Now that I’m in the quiet of the Chicago airport, on my way back to North Carolina, I want to share my concern for education in the U.S. The people who are attending ISTE, those I know and most of those I do not know are there for the sake of the future. Their eye is on the future. Part of it is the glamour of education technology — all the shinnies. But most of their presence and energy comes from a mutually held belief that by empowering student learning with information technology we are going to accomplish peaceful and prosperous in our future. It will happen because we have become more tolerant, more compassionate, more inviting of different cultures for the sake of how they change us, and more willing to adapt our economic system to build a more inclusive society. We will predict and then learn that a country without poor people is a much better place to live.
Its hard to imagine such an America today, because the US is led by a man who continues to run for president, setting policies based on what got the biggest crowds during his campaign rallies. He addresses issues on the most simplistic levels ignoring the nuanced complexities of a country with 326 million people, 263 million of who didn’t vote for him. He thrives on chaos and shuns the serious informed thoughtfulness that is necessary for leadership in this potentially wondrous time when almost anything is possible. He is a bully and he’s a fake.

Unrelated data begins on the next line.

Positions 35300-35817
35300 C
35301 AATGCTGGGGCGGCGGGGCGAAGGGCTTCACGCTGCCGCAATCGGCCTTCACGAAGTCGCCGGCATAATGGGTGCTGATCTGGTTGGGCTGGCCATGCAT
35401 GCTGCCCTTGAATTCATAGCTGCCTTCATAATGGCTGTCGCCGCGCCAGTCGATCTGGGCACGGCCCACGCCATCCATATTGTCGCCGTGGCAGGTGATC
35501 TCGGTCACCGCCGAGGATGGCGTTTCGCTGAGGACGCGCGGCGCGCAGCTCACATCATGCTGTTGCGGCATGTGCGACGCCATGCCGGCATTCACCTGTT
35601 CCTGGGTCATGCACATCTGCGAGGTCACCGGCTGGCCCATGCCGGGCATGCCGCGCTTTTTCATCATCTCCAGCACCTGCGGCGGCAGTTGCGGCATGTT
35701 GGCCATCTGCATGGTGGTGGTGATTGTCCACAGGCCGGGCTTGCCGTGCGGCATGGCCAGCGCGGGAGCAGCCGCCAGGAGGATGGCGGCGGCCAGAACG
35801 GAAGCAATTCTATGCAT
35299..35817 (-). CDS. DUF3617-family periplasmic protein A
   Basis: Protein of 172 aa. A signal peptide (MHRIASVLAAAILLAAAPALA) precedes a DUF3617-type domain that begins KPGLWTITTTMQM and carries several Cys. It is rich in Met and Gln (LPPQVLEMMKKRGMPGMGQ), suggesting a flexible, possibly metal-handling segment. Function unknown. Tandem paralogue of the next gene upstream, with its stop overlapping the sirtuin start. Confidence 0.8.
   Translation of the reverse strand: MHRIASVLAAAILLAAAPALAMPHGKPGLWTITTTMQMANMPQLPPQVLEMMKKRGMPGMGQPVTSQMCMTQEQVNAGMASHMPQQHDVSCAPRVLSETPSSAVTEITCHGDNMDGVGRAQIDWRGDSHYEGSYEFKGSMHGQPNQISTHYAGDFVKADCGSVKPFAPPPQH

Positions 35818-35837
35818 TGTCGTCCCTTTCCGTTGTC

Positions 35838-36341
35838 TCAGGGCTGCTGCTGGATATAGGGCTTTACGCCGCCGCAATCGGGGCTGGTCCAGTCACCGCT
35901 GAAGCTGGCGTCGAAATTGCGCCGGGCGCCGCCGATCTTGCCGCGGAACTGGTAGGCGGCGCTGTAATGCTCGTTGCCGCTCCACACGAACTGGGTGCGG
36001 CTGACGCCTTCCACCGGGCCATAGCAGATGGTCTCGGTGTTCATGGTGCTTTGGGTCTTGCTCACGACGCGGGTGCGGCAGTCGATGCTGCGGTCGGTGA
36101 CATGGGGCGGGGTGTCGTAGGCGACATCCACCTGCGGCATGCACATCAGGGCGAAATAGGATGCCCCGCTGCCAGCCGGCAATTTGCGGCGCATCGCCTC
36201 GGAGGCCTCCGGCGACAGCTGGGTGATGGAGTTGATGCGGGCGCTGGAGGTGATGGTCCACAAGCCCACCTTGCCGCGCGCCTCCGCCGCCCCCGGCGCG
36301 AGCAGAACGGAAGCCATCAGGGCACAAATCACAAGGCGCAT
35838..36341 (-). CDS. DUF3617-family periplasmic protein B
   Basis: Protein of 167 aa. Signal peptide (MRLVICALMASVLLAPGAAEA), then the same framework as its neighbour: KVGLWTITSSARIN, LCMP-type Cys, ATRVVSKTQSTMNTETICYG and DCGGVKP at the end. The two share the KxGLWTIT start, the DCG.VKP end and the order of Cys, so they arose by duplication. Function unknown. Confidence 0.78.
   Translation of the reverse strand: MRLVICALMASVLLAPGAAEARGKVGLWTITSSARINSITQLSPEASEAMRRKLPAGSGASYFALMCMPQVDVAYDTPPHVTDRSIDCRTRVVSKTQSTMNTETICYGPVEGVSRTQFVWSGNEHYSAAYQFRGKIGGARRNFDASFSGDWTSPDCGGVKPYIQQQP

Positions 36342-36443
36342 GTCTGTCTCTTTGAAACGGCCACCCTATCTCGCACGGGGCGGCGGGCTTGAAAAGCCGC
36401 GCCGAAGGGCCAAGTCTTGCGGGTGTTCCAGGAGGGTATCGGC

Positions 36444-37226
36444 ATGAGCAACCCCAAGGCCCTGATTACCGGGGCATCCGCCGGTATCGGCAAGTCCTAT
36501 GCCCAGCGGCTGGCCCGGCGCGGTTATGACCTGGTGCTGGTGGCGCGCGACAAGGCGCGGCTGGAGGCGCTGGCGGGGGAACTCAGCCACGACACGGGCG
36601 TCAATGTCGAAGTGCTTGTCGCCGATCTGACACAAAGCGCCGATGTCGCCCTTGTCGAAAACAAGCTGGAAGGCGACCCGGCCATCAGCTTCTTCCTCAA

..and I hold education responsible. I do not blame individual teachers and principals, except in as much as we have allowed public education to be corrupted into a standardized and mechanized institution for preparing future workers. Instead, our job is to help our children learn as much as possible about their world and learn to
Recognize the irrational
Learn as a lifestyle
Become information artisans
Respect each other, and
Find their personal intersect between play, passion and purpose.
If you think that America’s future energy should be burning coal and other fossil fuels, then you should be happy with Trump. According to a Bloomberg report, the Trump administration plans to use two Federal laws “to order (electrical) grid operators to buy electricity from struggling coal and nuclear plants in an effort to extend their life…”